While the previous page included the stops made by each traveler, it does not do a perfect job of representing their trip because the Google Earth embeds give each stop equal weight. To understand how important the travelers themselves viewed each stop, as well as how readers would interpret the relative importance of each town or city, I set out to analyze the amount of space in their accounts each traveler gave each location.
The following map illustrates what percentage of the book was dedicated to each stop with proportional symbols. The distribution of text over space becomes immediately clear. Jesse was pretty consistent from the beginning of his journey to Moscow, with large portions for Moscow and St. Petersburg and relatively little in between those two. Stops seem to fall into four tiers for him. The first includes Moscow only, the second is inhabited only by St. Petersburg. Vashani, Nicolaieff, Elizavetgrad, and Kharkoff make up the third tier while the rest fall into the bottom tier.
For Stoddard, St. Petersburg and Moscow dominated his work as well, though he included very little on the other stops of his trip. Oliphant was more sporadic, though he did consistently write more than average about the Crimean towns that were the subject of immense interest during the Crimean War that would take place in the same time period.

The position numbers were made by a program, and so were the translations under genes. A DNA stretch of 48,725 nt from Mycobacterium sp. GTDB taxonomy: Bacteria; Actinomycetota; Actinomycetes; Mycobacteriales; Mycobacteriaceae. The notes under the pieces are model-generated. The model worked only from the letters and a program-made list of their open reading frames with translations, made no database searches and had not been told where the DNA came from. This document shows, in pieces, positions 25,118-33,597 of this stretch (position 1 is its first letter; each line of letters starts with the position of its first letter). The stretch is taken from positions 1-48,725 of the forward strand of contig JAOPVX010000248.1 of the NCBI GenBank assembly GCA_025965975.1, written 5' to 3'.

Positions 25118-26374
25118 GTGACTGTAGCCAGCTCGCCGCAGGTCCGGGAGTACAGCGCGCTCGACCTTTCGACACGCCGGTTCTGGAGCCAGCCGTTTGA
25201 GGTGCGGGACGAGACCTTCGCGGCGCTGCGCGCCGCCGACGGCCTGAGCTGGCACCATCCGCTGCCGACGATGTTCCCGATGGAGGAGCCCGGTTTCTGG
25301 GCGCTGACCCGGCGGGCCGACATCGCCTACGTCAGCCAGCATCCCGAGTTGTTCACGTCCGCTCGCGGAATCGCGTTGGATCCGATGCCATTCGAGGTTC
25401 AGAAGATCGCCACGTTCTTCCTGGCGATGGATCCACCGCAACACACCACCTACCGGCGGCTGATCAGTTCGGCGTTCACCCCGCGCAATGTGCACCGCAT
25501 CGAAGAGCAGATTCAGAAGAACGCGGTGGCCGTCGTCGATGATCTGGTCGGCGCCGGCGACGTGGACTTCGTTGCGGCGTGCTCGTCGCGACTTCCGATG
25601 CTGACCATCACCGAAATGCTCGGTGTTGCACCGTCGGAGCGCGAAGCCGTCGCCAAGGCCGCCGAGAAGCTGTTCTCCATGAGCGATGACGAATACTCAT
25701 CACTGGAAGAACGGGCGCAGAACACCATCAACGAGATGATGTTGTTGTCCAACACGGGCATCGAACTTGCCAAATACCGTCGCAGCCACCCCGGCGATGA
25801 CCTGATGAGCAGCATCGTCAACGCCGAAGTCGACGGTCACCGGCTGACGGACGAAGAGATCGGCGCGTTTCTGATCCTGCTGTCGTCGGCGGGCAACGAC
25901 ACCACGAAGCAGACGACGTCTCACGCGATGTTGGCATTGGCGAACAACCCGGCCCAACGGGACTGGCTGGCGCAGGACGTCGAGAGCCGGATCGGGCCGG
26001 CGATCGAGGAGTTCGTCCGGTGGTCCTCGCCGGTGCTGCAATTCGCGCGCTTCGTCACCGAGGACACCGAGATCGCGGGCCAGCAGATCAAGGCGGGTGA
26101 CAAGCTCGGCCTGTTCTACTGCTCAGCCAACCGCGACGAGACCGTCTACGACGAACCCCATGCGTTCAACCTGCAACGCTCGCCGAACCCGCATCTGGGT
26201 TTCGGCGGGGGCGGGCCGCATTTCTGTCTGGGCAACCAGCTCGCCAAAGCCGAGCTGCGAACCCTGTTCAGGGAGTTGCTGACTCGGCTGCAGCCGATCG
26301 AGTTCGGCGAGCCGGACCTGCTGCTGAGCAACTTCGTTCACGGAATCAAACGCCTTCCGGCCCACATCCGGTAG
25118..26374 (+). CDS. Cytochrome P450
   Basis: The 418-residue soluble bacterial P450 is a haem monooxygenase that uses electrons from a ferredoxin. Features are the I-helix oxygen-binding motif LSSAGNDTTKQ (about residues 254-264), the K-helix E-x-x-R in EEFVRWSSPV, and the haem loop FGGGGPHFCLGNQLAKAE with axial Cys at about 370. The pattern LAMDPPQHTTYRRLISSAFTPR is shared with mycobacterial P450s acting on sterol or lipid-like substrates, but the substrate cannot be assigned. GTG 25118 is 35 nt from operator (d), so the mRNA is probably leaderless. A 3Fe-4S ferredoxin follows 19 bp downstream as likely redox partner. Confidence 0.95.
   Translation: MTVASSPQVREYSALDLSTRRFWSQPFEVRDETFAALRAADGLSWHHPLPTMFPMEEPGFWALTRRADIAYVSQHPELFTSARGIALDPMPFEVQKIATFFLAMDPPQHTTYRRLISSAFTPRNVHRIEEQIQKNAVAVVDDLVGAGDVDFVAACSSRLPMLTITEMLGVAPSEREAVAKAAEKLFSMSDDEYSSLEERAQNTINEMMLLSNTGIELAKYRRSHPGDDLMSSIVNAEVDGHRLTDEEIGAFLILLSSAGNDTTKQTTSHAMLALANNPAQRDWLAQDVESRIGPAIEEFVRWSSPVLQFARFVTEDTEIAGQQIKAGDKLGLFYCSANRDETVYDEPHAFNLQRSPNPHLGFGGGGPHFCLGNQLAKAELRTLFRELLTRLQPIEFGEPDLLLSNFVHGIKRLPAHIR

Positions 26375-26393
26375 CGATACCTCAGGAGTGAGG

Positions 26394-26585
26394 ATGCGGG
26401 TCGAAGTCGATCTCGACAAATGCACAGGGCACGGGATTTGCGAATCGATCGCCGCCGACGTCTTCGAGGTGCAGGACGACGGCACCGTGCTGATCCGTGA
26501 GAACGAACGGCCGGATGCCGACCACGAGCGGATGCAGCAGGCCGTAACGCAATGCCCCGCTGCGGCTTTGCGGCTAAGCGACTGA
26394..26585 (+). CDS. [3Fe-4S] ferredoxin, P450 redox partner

I've included the same information as Google Fusion Tables below:
In addition to writing about what he saw in each town, Jesse was careful to document the quality of the towns' post-houses, almost exclusively labeling them bad, so-so, or good. Those labels are depicted in the following map, with red representing bad, white representing so-so, and green indicating good.
Noticeably, the biggest clumps of bad post-houses come around Krementchouk and south of Moscow. Jesse notes that the fee for post-houses dropped from 10 copecks per verst to 5 copecks per verst after Krementchouk, which might explain the depreciation in quality there. A high volume of travelers to Moscow from the south might explain the poor quality of posthouses in that area.